A: I think there are real concerns at the margins of the system, as there are in virtually every election system. I don't think this election was any worse than elections in established democracies. I think in many cases it was better. But the margin is so narrow that even a small amount of manipulation --��exploitation of welfare programs for political gain, violation of campaign finance limits, scattered episodes of vote buying��--��could have changed the outcome. So the problem isn't the way the election was run. The problem was that the election was so close.

Q: Would the process of going through a recount strengthen Mexican democracy?

A: I think it would. I think the legal case for a recount isn't overwhelming, but a recount could go a long way politically to reconcile what are now the two main factions in Mexican politics. There is one worry: That the left won't accept the results, and post-electoral conflict could turn violent or politically tumultuous for a long period of time.

Q: In the U.S. press, Calderon of PAN is always called conservative and Lopez Obrador of PDR is always called a leftist. Is this correct shorthand?

A. No, that's soft food for American readers. Calderon favors a more market-centered approach and Lopez Obrador favors a more state-based approach to government. That is a big difference and that is fair to point out. On the other hand, Calderon, the supposed rightist candidate, has called for expanding transfer payments to the poor, is in favor of universal health care coverage and describes himself as the candidate of jobs.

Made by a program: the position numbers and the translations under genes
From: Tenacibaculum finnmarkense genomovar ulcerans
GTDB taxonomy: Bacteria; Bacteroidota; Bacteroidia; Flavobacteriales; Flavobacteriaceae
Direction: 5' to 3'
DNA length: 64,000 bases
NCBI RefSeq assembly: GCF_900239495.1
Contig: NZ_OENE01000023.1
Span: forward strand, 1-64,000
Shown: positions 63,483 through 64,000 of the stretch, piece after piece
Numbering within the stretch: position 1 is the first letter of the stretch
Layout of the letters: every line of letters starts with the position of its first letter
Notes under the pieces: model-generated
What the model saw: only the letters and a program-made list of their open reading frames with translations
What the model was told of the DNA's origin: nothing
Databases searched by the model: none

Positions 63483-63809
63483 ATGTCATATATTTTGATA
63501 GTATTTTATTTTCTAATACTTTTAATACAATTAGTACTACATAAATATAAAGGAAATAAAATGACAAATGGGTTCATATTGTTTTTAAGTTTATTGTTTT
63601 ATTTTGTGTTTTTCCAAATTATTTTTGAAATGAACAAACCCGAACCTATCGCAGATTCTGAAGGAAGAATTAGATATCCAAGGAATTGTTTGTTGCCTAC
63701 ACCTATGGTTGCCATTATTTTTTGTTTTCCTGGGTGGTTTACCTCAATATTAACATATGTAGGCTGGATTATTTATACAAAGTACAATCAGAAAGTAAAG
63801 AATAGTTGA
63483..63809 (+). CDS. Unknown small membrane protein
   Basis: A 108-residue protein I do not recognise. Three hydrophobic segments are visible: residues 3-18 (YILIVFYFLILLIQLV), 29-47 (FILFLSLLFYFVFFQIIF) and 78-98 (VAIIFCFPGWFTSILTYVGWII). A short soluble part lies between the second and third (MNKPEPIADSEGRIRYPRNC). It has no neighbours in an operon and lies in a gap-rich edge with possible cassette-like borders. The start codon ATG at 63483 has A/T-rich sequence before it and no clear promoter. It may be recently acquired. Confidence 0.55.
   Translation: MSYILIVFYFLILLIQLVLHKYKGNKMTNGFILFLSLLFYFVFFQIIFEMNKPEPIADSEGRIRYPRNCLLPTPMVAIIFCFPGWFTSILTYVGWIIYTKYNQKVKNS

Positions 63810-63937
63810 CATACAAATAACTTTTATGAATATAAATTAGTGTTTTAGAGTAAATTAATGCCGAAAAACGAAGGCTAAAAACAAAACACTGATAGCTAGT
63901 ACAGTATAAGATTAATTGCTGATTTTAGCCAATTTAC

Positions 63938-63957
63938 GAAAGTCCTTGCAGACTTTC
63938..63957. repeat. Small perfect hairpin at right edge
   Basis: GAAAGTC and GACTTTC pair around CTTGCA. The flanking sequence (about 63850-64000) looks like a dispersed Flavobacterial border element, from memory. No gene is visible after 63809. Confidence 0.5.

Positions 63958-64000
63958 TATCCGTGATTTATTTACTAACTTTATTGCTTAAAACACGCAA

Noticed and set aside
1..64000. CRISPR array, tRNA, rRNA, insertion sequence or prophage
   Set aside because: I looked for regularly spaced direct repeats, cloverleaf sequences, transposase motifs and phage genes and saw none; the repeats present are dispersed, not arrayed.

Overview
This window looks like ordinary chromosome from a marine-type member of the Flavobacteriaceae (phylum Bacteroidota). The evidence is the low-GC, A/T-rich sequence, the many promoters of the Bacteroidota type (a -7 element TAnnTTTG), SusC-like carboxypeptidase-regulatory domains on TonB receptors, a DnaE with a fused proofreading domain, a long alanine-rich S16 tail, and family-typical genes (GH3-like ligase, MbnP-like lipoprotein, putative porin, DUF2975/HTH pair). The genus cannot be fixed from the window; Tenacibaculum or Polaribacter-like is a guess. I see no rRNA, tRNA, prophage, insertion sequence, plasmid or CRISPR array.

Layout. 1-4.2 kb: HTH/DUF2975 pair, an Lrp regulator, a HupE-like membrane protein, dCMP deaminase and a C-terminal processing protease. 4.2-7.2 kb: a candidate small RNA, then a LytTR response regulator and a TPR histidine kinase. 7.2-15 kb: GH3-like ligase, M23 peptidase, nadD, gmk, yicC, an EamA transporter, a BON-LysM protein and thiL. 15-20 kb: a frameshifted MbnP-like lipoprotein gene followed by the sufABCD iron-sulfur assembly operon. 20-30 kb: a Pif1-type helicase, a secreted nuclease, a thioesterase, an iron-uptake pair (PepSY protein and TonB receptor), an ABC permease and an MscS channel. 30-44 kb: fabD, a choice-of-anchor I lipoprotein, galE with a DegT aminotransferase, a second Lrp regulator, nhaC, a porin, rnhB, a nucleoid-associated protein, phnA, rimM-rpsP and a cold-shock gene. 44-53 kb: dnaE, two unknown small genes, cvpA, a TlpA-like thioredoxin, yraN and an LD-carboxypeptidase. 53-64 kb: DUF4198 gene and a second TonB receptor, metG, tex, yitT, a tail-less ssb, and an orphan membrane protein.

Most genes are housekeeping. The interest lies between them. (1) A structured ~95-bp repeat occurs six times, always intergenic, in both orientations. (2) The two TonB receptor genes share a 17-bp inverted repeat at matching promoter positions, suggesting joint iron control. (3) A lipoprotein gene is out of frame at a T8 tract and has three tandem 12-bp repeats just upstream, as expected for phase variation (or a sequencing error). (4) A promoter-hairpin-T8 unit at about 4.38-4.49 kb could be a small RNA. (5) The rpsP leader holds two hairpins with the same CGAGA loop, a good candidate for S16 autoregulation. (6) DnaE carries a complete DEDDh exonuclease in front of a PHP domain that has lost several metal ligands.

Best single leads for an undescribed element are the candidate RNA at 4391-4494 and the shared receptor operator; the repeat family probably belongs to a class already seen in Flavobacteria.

Q: Would their foreign policies differ substantially, particularly in relations with the United States?

A: No. This is another way it's not necessarily fair to characterize the candidates as left and right. The quote "right-wing" candidate is a Mexican nationalist who favors expanding ties with the rest of Latin America and continuing to negotiate free trade agreements with countries other than the United States, and who is likely to normalize relationships with Cuba. The supposedly left-wing candidate doesn't use anti-American discourse, unlike virtually every other Mexican leftist, and has almost no interest in foreign affairs.